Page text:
Each river stage provides a different habitat and ecosystem for its inhabitant fauna and flora. Most notably, water in young rivers are typically sourced from glaciers; therefore, rivers provide freshwater. Freshwater provides a habitat for aquatic animals that can only survive in freshwater. At the same time, glaciers have to be at a high elevation to exist.
As glaciers melt, waterfalls are formed. Waterfalls provide a faster flow of water, which is necessary for certain animals to survive, as faster flowing water is also colder than more still water. The end of the waterfall typically contains potholes as well. Potholes are holes that have been created by the erosion of bedrock. Animals such as tadpole shrimp take advantage of potholes and make them their permanent habitat and even lay their eggs there. An example of an existing young river is the Brazos River. The Brazos River contains a variety of fauna. Land mammals such as Whitetail deer, rabbits, and rodents are commonly found, while forty-four different species of fish including minnows and shiners are present.
At the same time, migratory waterfowl such as mallards and blue herons are existent, along with bald eagles that hunt the fish in the river. Various species of both venomous and non-venomous snakes including cottonmouths and rattlesnakes live near the Brazos River. Varieties of flora are also present in the Brazos River.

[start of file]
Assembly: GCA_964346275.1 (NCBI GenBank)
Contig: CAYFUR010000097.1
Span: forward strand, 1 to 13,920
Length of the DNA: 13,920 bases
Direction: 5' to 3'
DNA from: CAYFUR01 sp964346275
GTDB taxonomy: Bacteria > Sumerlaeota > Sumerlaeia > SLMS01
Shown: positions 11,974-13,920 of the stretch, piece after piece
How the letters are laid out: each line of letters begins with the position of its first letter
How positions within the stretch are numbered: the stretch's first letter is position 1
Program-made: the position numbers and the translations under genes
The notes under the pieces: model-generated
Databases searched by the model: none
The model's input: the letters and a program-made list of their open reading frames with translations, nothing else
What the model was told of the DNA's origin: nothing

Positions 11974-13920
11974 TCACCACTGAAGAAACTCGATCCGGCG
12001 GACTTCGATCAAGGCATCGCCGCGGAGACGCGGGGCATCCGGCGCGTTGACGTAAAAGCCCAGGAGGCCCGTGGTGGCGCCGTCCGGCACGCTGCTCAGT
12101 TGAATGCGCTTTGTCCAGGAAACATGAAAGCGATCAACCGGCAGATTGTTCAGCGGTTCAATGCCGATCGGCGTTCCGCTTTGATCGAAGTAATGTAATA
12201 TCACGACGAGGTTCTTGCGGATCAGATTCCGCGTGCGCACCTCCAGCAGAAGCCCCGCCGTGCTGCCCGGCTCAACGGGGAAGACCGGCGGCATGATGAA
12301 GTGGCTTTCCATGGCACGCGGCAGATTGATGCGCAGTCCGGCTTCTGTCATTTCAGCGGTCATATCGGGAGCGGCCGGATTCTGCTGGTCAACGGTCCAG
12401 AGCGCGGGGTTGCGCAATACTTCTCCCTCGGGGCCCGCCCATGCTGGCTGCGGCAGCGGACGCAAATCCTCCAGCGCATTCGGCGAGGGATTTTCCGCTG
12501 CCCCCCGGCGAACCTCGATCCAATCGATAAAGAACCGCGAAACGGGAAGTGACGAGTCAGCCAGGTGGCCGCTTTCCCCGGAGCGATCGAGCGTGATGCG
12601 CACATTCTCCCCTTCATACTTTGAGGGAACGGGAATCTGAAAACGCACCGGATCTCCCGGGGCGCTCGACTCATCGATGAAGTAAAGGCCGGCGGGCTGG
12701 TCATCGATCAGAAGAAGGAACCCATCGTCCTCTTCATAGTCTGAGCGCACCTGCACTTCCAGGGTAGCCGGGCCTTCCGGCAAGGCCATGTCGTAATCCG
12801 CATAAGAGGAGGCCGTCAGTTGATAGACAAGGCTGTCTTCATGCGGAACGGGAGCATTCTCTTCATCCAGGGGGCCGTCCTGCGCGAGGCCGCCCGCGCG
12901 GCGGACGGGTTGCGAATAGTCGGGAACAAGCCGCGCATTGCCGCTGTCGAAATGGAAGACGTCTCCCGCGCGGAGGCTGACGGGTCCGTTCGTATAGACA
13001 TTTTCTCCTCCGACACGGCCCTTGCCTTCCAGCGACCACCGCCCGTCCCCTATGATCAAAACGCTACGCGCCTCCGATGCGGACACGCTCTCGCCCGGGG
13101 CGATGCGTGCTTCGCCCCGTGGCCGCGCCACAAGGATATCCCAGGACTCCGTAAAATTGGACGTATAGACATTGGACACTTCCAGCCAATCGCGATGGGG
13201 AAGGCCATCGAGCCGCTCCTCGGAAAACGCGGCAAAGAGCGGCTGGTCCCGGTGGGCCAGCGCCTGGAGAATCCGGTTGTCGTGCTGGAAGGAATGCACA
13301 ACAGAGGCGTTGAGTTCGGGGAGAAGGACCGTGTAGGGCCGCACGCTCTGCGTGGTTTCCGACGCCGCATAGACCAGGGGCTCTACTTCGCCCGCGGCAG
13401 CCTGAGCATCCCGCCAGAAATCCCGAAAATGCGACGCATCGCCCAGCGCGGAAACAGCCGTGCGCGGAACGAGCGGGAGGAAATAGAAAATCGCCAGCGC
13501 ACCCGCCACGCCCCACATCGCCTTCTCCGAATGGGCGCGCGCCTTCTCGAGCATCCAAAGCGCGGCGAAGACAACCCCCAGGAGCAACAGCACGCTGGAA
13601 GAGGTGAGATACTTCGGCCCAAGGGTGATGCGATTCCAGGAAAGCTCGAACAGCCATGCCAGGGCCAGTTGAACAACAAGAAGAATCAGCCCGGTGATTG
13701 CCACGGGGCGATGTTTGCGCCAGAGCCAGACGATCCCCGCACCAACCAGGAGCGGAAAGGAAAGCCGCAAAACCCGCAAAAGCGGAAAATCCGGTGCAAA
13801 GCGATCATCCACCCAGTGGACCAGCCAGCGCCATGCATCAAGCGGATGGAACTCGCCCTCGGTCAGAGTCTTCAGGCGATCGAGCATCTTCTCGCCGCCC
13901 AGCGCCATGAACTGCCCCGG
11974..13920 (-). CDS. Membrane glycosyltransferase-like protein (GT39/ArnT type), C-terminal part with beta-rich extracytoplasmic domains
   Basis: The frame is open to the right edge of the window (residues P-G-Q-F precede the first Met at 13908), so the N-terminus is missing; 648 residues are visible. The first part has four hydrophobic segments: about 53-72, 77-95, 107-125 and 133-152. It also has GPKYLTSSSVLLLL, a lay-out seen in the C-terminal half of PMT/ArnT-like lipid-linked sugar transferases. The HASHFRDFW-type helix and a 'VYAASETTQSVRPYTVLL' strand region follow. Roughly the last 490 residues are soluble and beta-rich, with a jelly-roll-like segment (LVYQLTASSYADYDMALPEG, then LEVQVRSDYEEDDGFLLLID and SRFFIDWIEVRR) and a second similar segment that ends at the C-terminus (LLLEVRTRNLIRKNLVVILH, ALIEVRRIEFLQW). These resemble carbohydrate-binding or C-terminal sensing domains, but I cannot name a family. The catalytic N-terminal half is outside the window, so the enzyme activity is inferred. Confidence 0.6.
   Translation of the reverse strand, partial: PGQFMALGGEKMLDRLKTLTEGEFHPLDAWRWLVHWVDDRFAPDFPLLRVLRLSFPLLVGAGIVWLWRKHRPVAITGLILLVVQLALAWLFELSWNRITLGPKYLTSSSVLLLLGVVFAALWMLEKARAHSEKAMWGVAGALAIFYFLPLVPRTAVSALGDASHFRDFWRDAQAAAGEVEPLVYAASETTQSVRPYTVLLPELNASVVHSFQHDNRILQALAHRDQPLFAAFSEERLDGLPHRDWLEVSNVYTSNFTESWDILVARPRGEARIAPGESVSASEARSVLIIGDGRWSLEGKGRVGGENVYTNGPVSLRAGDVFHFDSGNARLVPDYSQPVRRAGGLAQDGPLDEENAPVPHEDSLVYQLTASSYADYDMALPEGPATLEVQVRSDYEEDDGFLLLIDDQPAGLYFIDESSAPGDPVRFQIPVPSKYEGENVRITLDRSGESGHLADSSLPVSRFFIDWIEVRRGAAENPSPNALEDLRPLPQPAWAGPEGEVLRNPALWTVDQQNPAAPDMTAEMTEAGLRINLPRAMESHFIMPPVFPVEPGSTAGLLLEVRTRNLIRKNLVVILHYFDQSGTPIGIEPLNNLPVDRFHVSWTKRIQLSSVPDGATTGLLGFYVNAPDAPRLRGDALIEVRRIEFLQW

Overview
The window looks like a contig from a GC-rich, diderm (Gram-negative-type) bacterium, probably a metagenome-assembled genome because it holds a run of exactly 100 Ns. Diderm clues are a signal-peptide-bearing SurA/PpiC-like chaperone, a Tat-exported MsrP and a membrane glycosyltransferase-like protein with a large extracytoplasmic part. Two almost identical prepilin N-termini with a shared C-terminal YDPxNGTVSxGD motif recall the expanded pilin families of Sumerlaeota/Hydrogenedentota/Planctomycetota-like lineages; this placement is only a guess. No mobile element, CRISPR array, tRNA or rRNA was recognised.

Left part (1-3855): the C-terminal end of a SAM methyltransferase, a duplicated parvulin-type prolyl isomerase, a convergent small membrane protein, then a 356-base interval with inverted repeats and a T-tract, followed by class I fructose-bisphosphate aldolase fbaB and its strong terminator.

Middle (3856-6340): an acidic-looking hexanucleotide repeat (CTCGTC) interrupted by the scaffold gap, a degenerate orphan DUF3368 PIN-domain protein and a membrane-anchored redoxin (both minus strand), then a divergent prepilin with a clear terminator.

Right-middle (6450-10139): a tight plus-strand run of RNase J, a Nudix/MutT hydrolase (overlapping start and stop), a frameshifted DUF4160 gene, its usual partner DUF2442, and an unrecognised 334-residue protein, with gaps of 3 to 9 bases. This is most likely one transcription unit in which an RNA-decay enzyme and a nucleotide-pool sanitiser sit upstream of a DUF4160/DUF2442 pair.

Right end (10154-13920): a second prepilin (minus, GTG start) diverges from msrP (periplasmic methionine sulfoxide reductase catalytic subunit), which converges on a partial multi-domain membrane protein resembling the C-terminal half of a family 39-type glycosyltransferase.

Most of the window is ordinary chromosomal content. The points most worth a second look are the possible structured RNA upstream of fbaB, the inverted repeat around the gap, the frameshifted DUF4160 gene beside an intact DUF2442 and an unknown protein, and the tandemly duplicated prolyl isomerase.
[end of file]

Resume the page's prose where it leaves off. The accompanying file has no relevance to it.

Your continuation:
Plant life includes sycamores, buckeyes, yaupons, wild grape, oaks, and palmettoes are commonly found along the Brazos River. Mature rivers feature meanders. Meanders are series of curves in a river. These curves cause the water velocity to decrease, which then allows for more biodiversity. From this, aquatic and riparian habitats are able to develop. The Ohio River is an example of a mature river that contains a large biodiversity. Inhabitant fauna in the Ohio River comes in a large variety.
Most notably, in the riverbed are freshwater mussels. These mussels not only provide a habitat for invertebrates and fish, but they also provide food for other wildlife. Migratory birds such as waterfowls, songbirds, and osprey mate and hunt in the Ohio River. Within the meanders are various fish such as spotted bass, sauger, freshwater drum, and flathead catfish. At the same time, insects and amphibians including various species of dragonflies, butterflies, frogs, toads, and turtles live near the Ohio River. Meanwhile. Mammals such as deer and raccoons use the Ohio River as a source of water and food.
Meanders of the Ohio river also allow for diverse types of flora. The riparian and deciduous forests provide a habitat for a multitude of fauna near the Ohio River. The riverbed also allows for the creation of aquatic vegetation such as freshwater eelgrass.